Concerts

The Twelve Best Concerts in Denver This Weekend

Another solid weekend of shows in Denver, with some rockabilly at the Skylark, some jazz at Dazzle and some beats at Red Rocks. We particularly recommend twelve shows this weekend: Here they are.

The Disco Biscuits Ogden Theatre : 3:00 p.m. September 12; 3:00 p.m. September 13; 3:00 p.m. September 14 Jamtronica pioneers the Disco Biscuits build interesting set lists: They invert portions of jams into each other, surprising audience members again and again while shining a mega-ton of lasers in their faces for an overstimulation extravaganza. The Biscuits will take over the Ogden for three nights.

The Heavy Hitters Casselman's Bar & Venue : September 12 Spoke in Wordz cemented his place in the Denver hip-hop scene long ago, and over the last year, he's established himself in the battle-rap scene as well. Now he's bringing representatives of three of the world's biggest battle-rap leagues to compete in Denver. Artists from Canada's King of the Dot, New York's Ultimate Rap League, and Total Slaughter, which was founded by Eminem, will take on Colorado's best battle rappers. Cortez, of Total Slaughter, will battle Spoke in Wordz in the headlining event on Friday at Casselman's, which will also feature such big names as Lotta Zay and Monkey Man. The two-day event, hosted by the 17th and KS 107.5's DJ Chonz, will start with an undercard at Primos Sports Bar in Aurora, where battlers from Utah, Arizona and other states will square off. It all adds up to arguably the biggest battle-rap event in Colorado's history.

She Keeps Bees Marquis Theater : September 12 The raw, stripped-down simplicity of the duo She Keeps Bees confirms the notion that big things can come in small packages. Relying on little more than drums, gritty minor-chord guitar, and the sultry-to-warbling vocals of Jessica Larrabee, She Keeps Bees is brooding, dark, mysterious, and perfectly chaotic. Shifting from quiet, hushed passages to thrashing outbursts, Larrabee's guitar-playing is full of churning emotion, a perfect foil to her lush vocals and introspective lyrics. Behind her, Andy LaPlant adds the perfect percussive touch, opting for a minimalist approach that allows Larrabee her release.

Zammuto Lost Lake Lounge : September 12 Zammuto is a project from Nick Zammuto, who was one half of the experimental electronic band the Books. But as with his old band, Zammuto blends organic sounds with the purely electronic in a seamless whole. The group's recently released, self-titled, debut full-length sounds like it could be folk music made by robots in the first flush of full-consciousness. The subject matter of the album may be, in part, an exorcism of Zammuto's experience of the breakup of his old band, but there is that playfulness and rhythmic inventiveness that has always made Zammuto's musical contributions so inexplicably compelling. Zammuto's second disc, Anchor, was released earlier this month.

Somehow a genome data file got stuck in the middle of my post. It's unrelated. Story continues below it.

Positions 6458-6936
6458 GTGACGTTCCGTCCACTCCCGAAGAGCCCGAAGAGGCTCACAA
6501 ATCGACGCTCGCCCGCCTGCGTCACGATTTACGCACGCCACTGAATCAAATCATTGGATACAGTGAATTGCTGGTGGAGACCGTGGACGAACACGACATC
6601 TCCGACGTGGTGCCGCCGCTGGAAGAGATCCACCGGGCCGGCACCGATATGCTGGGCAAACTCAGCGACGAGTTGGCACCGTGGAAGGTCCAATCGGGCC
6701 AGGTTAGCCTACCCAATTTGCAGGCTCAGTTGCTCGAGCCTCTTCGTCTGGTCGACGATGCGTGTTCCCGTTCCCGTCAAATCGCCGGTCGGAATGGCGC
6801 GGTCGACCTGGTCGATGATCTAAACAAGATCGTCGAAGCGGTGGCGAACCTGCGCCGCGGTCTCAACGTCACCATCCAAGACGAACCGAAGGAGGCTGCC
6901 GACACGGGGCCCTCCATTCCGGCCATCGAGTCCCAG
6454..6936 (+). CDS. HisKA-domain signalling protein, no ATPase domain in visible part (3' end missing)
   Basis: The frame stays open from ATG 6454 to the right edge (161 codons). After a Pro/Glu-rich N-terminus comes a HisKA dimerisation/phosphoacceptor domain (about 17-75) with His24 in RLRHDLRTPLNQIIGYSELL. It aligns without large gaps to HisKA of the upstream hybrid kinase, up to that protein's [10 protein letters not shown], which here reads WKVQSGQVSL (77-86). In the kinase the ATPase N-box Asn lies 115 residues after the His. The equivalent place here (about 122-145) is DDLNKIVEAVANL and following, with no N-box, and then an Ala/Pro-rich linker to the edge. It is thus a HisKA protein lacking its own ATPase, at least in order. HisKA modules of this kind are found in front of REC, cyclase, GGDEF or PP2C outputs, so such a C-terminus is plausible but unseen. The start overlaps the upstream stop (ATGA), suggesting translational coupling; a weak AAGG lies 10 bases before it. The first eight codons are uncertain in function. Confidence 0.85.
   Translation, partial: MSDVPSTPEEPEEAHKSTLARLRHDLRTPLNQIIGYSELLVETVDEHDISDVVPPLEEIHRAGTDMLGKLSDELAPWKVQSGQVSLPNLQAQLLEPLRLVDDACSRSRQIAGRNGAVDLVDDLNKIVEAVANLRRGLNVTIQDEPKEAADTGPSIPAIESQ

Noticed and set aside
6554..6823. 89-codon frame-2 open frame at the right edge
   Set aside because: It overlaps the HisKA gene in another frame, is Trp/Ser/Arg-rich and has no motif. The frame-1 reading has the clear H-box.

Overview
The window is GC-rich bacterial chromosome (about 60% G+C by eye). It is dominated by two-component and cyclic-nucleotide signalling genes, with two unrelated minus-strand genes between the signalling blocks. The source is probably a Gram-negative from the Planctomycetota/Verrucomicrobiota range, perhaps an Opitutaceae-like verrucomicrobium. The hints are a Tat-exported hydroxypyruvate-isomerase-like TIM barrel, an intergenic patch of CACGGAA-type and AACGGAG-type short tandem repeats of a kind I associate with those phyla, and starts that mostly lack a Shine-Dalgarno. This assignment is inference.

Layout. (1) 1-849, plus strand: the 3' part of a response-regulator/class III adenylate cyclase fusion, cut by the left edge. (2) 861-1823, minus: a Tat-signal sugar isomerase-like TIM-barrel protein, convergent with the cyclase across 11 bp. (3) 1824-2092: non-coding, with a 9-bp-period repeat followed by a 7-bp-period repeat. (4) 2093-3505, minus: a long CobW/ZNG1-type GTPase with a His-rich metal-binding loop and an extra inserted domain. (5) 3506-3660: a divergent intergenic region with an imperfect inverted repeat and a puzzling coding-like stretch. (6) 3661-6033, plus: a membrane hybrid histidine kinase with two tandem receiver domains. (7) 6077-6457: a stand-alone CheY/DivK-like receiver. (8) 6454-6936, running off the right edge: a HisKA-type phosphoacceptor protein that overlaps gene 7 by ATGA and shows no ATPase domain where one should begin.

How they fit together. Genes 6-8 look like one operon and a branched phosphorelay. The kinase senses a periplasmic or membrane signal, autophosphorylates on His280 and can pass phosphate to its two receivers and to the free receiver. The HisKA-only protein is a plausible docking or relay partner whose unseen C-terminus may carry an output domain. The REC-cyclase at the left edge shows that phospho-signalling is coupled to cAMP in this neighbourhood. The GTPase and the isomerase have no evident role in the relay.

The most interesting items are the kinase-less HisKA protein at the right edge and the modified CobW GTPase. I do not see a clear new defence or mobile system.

Cloud Cult eTown Hall : 7:00 p.m. September 12; Bluebird Theater : 8:00 p.m. September 13 The music of Cloud Cult is big, exuberant and packed full of sounds, ideas and influences. With themes as weighty as environmental degradation and as intimate as familial relations, no subject is too big or too small for this cult. At the heart of its songs lies the catchy, if at times overly cute, songwriting of Minnesota's Craig Minowa. Elements of chamber pop, hip-hop, electronic music and old-fashioned rock surround this beating core, where they're blended with a skillful touch into bombastic blasts of joyous pop. Then, cleverly omnivorous arrangements and production turn Minowa's pleasant pop nuggets into deep, intricate and sophisticated songs. The act is still relatively obscure, but it's drawn accolades and favorable comparisons to big-name acts including Radiohead and the Flaming Lips. If the outfit can turn that critical cachet into an equivalent fan base, it could easily be the next breakthrough indie-rock act.

Flux Pavilion Red Rocks Amphitheatre : 7:00 p.m. September 12 Where Flux Pavilion goes, foundations are sure to rumble. He's toured the world bringing his massive dubstep sound to all corners of the Earth. "Bass Cannon" is a song, but it's also an apt description for what speakers become once he plugs in. Need a cosign in the form of two of the biggest rappers in the game? Fine- check out "Who Gon Stop Me" from Kanye and Jay-Z's Watch the Throne record, which samples Flux Pavilion's "I Can't Stop." Yeah, that massive bass sound came from the English producer and no, you can't stop him.

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